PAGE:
In the early years of space exploration, the US and USSR launched numerous probes in their race to explore outer space and the Moon in particular. The first probes were intended either to pass very close to the Moon—performing a flyby—or crash directly into it—a maneuver known as a hard landing. The Soviets were the first to succeed in the latter objective. Luna 2 impacted the lunar surface on September 14, 1959. What did Premier Nikita Khrushchev present to the US president the next day? More… Discuss
Posted in MEMORIES
Tagged aviation, latter objective, Luna programme, Lunar Atmosphere and Dust Environment Explorer, Moon, NASA, nikita khrushchev, science, Soviet, Soviet Union, Space exploration, Wallops Flight Facility
Did you know that the City of Downey had been until 1998 the hub of the American Avionics, and then that of the aeronautics, including the Space Shuttle Program? Are you curios to find out (now that dust starts Settling on the last of the Space Shuttles– Atlantis) what happened to the real estate where it all happened? Well now it is a …Mall, yes a shopping center, and a NASA Museum, and Downey Studios. No no more aeronautics in Downey, NASA can look for those cardboard boxes, to get their personal belongings (quite popular for the last decade throughout the land). This never felt right to me, since I believe that the strength of any nation is in what it creates, not in what, and how much it consumes. I may be wrong though, it is harder and harder to make sense of many things: for instance I never understood what a service society ment for the longest, and still can’t wrap my way of thinking around it. May be because…I’m not a bush, a plant. The bush never spoke to me, not in a intelligible language.
So here are few photos I took of the place called Downey Landings, a modest and sincerely felt apology to the avionics community, here and elsewhere, who may miss Rockwell International and the contracts that allowed for the Avionics and Space Programs to become reality.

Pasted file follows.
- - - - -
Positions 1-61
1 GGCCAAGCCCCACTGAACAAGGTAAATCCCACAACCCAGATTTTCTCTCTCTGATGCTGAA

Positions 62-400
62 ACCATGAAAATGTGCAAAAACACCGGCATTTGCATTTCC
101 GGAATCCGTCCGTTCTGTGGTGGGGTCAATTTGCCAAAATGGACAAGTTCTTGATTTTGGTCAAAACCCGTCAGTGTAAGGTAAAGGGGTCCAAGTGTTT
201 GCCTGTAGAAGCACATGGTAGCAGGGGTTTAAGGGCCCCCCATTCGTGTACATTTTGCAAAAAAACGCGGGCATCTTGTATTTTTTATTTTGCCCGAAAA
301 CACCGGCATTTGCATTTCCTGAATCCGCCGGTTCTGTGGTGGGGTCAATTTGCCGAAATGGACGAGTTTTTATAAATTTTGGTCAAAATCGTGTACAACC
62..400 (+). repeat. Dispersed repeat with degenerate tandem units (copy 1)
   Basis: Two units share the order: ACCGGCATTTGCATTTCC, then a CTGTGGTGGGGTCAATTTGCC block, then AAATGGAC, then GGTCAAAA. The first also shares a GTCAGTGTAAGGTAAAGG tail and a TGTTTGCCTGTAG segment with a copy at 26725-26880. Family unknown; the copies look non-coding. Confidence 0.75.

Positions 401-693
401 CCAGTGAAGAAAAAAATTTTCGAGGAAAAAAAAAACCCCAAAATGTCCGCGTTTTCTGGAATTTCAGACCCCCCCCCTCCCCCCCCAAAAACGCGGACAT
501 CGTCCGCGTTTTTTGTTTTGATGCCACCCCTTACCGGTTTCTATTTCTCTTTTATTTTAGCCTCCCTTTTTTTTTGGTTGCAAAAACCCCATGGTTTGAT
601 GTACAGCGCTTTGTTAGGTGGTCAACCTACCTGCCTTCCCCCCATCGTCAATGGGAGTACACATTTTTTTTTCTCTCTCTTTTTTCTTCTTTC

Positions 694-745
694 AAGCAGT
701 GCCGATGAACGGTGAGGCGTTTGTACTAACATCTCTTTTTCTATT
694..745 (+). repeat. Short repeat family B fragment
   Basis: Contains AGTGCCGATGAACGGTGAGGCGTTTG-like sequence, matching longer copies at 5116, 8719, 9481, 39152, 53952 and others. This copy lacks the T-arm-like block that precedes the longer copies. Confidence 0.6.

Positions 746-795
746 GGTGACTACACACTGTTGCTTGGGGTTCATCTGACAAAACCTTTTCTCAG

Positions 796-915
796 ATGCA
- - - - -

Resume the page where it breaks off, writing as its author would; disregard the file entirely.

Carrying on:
It’s so hard to build, but so easy to tear down. (Should this be the ending line of this story, I think it will be meaningful one)
As for the photos taken: I found about the insignia (or or as I like to call them symbolically “Headstones”- you know like in a hi-tech cemetery – by chance, because they sure are not standing either out, nor up, they are well hidden in plain view, but not that visible as to disrupt the shopping spree, at this useless outlets, present in every city, since they have nothing to do with avionics, or space exploration, or nothing of the kind: you can buy stuff for your next party, from Party city and dog food from PetsSmart, they have specials for beach torches, office supplies, and few fast, food restaurants: But nothing too fancy, you see…As far as the marvel of architecture, representing the sidewalk (which really cannot qualify for a sidewalk due to the construction and width of 3 feet) if you want to get a headache, or dizzy, that’s the place to be (that would be because one cannot walk streight on the winding sidewalk) I wonder who filled they pockets charging for the design, execution and expensive overhead labor for this one? Nobody in the City Hall could give an aswer…Tough times, you see.
This picture is an introduction to the ” In Memoriam” Project dedicated to the 90 years of uninterrupted avionics presence in Downey, California:03-Downey_Landing_Site_of_American_Avionics
Next there is the “Insignia” of some of the first half of the 20th century avionics companies:
Apollo XIII (1970):
Apollo 14 (1971):
Appollo 15 (1971):
Posted in Educational, IN THE SPOTLIGHT, MEMORIES, MY TAKE ON THINGS, PEOPLE AND PLACES HISTORY, GEOGRAPHY, Photography, Uncategorized
Tagged 3 Juno, Andrew J. Feustel, Apollo 14, Avionics, Barack Obama, Beijing, Brouère, Downey Studios, Edgar Mitchell, NASA, Rockwell International, Space, Space exploration, Space Shuttle, Space Shuttle Atlantis, Space Shuttle program, United States